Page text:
Albany Journal – 7/1/12

Today is another hot and sunny day, and I think we’ve had a string of them here in Albany.  The reading we had the other night of the New Surrealist Institute went surprisingly well.  Poets are really a very talented people.  The way they use words is uncanny, and even without knowing what the narrative spine of what each poem meant, I was still thunderstruck by how well these poets have mastered such important elements in a poem, such as word choice, meter and rhyme, or even the more contemporary prose-poem where its meaning can be more easily interpreted.  We had a really fine group of poets, and I’m very thankful that our marketing methods didn’t work, because otherwise we would have taken in about 500 people in the Albany area.  Luckily, the group was small but significant enough to have a great reading. 

My fellows who read were John Allen, Allen Parmenter, Alaine Cohen, and myself as the sole prose writer of the bunch.   All of them, mostly around my age of 41, had never read their poetry before in front of an audience, and I think they were so taken aback by the reading, that they had every intention of doing even more readings – this time in costumes – as befitting of surrealist poetry.  We even had one of Allen’s housemates dress up in medieval armor as a costume, and so we have decided to wear costumes at our next reading, which will probably take place before the summer ends.  I am really glad that we all made it through, and all of us are so enthused by it, that we just have to do it again and again.

For this week coming up, there is the summer public reading series up in Saratoga Springs, sponsored by William Kennedy’s Writers Institute.  All of the heavy hitters read there, and it’s definitely a real thrill to hear the likes of William Kennedy and Joyce Carol Oates read their work.  I used to have dinner with William Kennedy, by the way, as his son and I were in the same English class in college.  I only left the round table group, due to my growing need for alcohol all over again. 

William Kennedy is really Albany’s greatest promoter and its favorite writer.  He commands a lot of respect for setting up the Writers Institute so that word-hungry writers and readers can all take part.  I have nothing but praises for the man who put Albany’s great literary traditions on the map and explained Albany’s politics so well.  So I will definitely attend the Writers Institute’s first public reading up at Skidmore College tomorrow evening.   I can’t wait for it actually, as there really isn’t that much to do today other than take shade from the intense sunlight that we are so privileged to have here in Albany and stay cool despite the heat.  Actually, today is definitely a beach day, so I may go up to the beach a Grafton Park at some point this week, if the weather remains the same.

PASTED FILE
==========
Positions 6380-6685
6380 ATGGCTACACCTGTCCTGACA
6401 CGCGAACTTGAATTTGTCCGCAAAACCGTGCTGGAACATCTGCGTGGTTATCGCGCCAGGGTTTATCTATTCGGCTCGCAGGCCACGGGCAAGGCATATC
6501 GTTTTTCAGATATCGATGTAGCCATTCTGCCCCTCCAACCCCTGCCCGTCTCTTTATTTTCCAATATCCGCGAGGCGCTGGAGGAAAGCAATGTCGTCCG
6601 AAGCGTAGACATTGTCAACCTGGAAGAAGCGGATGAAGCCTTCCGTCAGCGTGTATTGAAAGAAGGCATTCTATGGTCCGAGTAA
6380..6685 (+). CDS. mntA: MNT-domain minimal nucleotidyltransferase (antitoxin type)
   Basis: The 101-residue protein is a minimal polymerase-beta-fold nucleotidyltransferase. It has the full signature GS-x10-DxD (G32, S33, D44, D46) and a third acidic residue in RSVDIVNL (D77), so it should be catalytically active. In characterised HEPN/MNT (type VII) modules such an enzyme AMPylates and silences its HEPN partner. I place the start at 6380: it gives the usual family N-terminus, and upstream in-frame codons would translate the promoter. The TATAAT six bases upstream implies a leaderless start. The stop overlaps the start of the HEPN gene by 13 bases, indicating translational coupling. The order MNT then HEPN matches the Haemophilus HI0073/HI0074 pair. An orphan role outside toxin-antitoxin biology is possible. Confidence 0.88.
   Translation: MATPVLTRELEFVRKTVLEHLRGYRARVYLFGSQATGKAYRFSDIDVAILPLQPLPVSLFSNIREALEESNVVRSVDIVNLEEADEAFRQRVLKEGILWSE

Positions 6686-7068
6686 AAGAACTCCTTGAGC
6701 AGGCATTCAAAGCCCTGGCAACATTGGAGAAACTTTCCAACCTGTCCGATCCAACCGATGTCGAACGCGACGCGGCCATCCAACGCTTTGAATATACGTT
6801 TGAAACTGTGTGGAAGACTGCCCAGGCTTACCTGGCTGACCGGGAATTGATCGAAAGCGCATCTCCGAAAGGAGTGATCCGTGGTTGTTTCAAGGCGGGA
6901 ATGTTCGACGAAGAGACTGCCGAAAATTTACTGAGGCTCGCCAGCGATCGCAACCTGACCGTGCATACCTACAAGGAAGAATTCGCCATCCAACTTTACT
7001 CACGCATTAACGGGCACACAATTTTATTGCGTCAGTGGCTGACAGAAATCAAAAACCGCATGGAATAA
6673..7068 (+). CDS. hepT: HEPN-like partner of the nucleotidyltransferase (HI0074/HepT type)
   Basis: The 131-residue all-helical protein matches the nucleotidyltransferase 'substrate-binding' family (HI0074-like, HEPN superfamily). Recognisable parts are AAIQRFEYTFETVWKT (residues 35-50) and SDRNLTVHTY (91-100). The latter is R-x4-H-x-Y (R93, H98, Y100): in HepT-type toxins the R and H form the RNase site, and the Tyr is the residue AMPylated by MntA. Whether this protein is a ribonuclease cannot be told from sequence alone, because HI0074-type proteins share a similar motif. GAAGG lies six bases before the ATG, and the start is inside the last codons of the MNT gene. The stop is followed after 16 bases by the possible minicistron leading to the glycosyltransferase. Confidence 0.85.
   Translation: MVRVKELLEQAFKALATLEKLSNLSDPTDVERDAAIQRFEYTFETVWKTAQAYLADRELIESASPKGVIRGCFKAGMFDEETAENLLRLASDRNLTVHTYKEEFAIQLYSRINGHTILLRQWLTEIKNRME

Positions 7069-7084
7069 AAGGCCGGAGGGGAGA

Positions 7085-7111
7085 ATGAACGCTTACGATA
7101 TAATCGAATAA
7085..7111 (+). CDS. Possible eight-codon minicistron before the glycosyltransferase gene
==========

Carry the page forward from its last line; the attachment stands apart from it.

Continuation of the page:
It’s interesting how I never knew how social writing could be – meaning that one really has to be a social butterfly one minute and a serious writer the next.  I’m happy to report that I don’t need the alcohol in me anymore to socialize.  I’m slowly learning how to socialize amongst other writers, and I’ve found that it really isn’t such a hard thing to be a nice guy.  In New York City, the artists had fangs for teeth, as everyone wanted the same thing – to become a famous and well-known writer.  At least, up here, I have the freedom not to be, and I am very thankful about that.  As soon as I left city limits, the more generous side of life started to open up for me.  I now have been restored to good health by the poets and writers who took me in up here.  I plan to pay it forward to any artist who comes up here after the devastating behemoth of the city to the south has finished chewing them up.

Harvey Havel is the author of five novels. This past spring, Stories from the Fall of the Empire, his sixth book and his first collection of short stories, was recently released by Publish America. Later this summer, Two Tickets to Memphis, his sixth novel, is forthcoming from Publish America as well. Havel has previously taught Writing at Bergen Community College in Paramus, New Jersey and also at SUNY Albany and the College of St. Rose, both in Albany, New York. Born in Lahore, Pakistan in 1971, Havel now resides full time in Albany, New York.